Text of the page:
So this week College Humor put up a fake Daria trailer staring Aubrey Plaza as the titular character. (A link is at the end of this post.) Of course it is a huge deal on the internet, especially among us Generation Y’ers. (Is that right? Am I end of Gen X or beginning of Gen Y? I was born in ’82.) I loved the trailer as I own the DVD’s and watch the show about every two months, either using my discs or Hulu/Netflix.
I was a fan of the show when I was a teenager, and it was new. Lawndale High was pretty much a upper-middle class version of my high school. When Daria and Jane were complaining about the use of “dawn of the millenium”, it was pretty much my friends poking fun at the fact we were in high school at the “dawn of the millenium.” I knew a Kevin and a Britney. I knew a couple of UpChucks and Jodies. I definitely knew some Quinn’s and Sandy’s. Luckily, my sister and I were not Daria and Quinn. If I flip through my junior yearbook, which was at the height of Daria “mania” in 1999, I will see several brunette girls dressed as her for character day during Homecoming Week. Hell, Daria was MTV. If you are my age, you came home from school, watched TRL in the afternoon and watched Daria and Celebrity Death Match during the 10Spot. Hell, Daria did the musical episode before the much-loved Buffy episode. (My husband, a fan of Buffy in his high school days, was surprised by this.) Those were the days when they still showed music videos. Yeah, I went there.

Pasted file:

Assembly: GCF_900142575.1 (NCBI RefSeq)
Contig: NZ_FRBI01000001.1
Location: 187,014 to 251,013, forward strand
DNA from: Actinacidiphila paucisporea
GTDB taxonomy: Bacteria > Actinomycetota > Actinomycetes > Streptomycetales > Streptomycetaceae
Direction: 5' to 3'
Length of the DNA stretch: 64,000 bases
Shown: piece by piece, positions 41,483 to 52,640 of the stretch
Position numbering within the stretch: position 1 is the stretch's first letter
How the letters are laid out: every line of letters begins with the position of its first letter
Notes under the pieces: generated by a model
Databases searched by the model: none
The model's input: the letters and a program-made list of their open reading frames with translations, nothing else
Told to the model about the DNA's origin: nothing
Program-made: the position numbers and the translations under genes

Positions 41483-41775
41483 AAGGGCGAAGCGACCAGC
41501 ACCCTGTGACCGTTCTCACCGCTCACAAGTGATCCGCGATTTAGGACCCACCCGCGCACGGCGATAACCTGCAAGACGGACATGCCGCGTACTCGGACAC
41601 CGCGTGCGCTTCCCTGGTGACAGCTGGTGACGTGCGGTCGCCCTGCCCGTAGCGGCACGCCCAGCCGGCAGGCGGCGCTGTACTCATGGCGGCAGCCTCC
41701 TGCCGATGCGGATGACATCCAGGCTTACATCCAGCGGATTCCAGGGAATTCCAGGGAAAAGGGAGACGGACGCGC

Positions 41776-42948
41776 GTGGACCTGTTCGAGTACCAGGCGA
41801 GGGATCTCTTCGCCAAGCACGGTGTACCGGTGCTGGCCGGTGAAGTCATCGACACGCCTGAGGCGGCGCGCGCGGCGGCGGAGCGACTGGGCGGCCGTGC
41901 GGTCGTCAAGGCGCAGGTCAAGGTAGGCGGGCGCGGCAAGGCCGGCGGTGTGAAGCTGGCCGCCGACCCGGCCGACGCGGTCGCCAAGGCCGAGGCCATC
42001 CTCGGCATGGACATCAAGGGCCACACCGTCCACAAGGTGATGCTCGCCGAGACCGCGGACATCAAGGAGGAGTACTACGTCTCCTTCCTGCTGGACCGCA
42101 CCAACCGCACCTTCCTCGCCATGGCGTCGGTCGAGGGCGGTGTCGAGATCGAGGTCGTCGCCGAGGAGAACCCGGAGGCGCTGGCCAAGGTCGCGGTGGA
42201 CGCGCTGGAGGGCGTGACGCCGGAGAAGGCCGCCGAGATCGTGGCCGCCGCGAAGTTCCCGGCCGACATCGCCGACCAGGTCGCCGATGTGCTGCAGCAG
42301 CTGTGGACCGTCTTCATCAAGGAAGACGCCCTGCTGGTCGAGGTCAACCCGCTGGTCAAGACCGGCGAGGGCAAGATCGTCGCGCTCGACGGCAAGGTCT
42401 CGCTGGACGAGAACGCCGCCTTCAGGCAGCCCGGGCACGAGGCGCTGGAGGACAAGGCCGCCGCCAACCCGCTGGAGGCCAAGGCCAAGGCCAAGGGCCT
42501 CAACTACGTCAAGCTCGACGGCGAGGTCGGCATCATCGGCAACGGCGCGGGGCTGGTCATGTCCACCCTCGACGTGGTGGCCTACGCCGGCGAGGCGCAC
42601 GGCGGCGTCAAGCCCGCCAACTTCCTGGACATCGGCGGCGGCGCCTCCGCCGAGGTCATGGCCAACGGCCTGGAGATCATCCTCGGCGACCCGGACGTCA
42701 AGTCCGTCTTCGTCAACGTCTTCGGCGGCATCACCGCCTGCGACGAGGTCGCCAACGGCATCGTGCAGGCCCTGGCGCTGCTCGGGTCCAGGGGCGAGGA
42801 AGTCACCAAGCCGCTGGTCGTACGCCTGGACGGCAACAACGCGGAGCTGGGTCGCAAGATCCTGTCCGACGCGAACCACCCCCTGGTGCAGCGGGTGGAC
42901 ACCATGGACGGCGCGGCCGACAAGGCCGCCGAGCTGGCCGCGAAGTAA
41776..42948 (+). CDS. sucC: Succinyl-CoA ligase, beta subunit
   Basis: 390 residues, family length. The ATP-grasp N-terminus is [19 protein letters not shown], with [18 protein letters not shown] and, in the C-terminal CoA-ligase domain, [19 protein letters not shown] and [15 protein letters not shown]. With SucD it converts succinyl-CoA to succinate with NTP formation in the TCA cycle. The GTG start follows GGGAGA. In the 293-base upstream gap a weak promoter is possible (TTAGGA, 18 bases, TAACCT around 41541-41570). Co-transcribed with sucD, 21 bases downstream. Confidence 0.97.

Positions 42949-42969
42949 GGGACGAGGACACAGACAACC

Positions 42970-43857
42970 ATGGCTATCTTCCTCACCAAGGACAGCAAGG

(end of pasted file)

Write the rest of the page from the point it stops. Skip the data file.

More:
What I love about this show is that the characters, while sometimes being very one-dimensional, could grow. This is definitely shown in the last two seasons and the movies, Is It Fall Yet? and Is It College Yet? All the characters grow, go through real problems teenagers have to go through, etc. My favorite story lines are Quinn’s realization that she is intelligent and that she is selling herself short, the Tom/Jane/Daria “triangle”, the Tom/Daria relationship, and Daria coming to an understanding about how her personality can be a problem but understanding that she should not get rid of the better parts of her, if that makes sense. The last official episode of season 5, in which Daria figures this out by examining a painful memory of her parents having to deal with her anti-social behavior as a little girl, really touches a nerve for me because someone close to me has experienced that and still does. They know who they are.
Parts of Daria’s personality and problems really spoke to me. I was not very popular, but people knew me. I had some friends and two best friends. I was pretty bright, although I was one of those smart kids that had potential and didn’t really use it. Although, I was very involved in Chorus and by the end of high school, SGA. I was very outspoken. I wore glasses, dealt with trying to use contacts, and the idea of people seeing me differently because I didn’t have glasses. Hell, I am 31 and still feel like that not so popular, outspoken girl that Daria was.
Even though the show went off the air in 11 years ago and sometimes can seem dated (the “new” technology, Jake working for a start-up dot-com), its themes still hold up. My 18-year-old sister could definitely relate to this show. This may be one of the few things MTV ever created, and I am glad for that.
- Daria Movie Trailer (with Aubrey Plaza) (collegehumor.com)